Bastard Feast – Osculum Infame (Season of Mist)

Thursday, 14th August 2014
Rating: 9/10

Here’s an absolute must-have album for crust metal fans of all kinds; black-crust, death-crust, doom-crust, sludge-crust, crust-punk, you name it, Bastard Feast probably got it because they put quite an eclectic assortment of acrid spices in their crusty concoction called Osculum Infame. If that sounds even slightly tempting, better keep reading. Besides, the only acceptable reason not to like Bastard Feast is a dislike for even the most scrumptious crust metal. However, even finicky metal-folks could, perchance, acquire a certain taste for this.

Okay, so maybe some out there are thinking: what kind of dirty-mouth band name is Bastard Feast and who the hell are they? Bastard Feast are a blackened, sludgy, industrially punky crust metal band from Portland, Oregon, and that barely scrapes on a full description of them. One of the most admirable things about these guys is the way they take on styles, techniques and other things that are hardly compatible, rather extremely incompatible, and manage to make it all work together, incredibly well too. Most of their music trounces in a radical, rebellious, non-conformist, anarchist and ultimately aggressive course as expressed in songs like “A Tribute to What We Stole” and “The Rats Through Our Veins.” Still, they couldn’t have chosen a better song to be the first track and first impression of the album because from the start of “Bloated City,” we know we’re in for a wild ride. After a smashingly good riot, ease your dark and pissed-off soul into ten minutes of depressive atmospheric black metal with the final song, the oh-so woeful and psychedelic “Synthetic Messiah.”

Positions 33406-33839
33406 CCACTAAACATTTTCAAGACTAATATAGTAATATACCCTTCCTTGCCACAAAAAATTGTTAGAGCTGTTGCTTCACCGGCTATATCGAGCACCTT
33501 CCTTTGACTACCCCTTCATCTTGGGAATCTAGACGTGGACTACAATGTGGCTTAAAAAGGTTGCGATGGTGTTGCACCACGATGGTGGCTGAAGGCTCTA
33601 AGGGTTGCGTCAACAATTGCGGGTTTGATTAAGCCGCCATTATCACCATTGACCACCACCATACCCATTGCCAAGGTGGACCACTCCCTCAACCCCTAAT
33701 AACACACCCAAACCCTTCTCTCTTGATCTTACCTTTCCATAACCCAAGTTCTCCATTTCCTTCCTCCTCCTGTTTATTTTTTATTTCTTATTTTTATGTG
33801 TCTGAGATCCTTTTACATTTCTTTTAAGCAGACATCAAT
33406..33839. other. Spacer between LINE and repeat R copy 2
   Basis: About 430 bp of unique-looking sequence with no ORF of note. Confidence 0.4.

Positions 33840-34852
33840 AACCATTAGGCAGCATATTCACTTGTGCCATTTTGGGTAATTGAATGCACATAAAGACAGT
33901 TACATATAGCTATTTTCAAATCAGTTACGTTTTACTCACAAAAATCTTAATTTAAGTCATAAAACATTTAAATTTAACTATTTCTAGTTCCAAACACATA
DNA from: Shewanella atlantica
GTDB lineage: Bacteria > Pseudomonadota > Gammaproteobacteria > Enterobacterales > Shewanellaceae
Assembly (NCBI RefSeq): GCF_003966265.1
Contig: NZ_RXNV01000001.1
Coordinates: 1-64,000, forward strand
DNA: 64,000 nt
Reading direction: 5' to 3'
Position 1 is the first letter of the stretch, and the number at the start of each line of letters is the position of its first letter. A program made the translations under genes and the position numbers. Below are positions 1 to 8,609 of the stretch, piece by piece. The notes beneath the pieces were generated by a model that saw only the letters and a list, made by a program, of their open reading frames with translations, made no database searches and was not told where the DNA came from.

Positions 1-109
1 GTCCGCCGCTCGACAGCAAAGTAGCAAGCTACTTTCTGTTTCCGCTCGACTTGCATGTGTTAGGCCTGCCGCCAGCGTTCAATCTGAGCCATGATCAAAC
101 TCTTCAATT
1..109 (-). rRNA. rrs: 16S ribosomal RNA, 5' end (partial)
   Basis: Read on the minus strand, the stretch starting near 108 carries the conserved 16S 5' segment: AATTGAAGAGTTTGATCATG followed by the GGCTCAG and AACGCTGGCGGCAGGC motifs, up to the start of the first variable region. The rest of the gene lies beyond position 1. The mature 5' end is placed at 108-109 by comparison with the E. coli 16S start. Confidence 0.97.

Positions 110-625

Considering impressive previous work like their 2011 debut, Fear in a Handful of Dust, as well as the albums recorded under the group’s previous name, Elitist, there must’ve been a handful of people out there anticipating with high expectations of what was coming next. Finally, Bastard Feast’s second course has arrived and they’ve outdone themselves. Through and through, Osculum Infame is music for dark, twisted souls with obscurely open minds and cold hearts. Bone-appétit, hope you’re all hungry for something gnarly.

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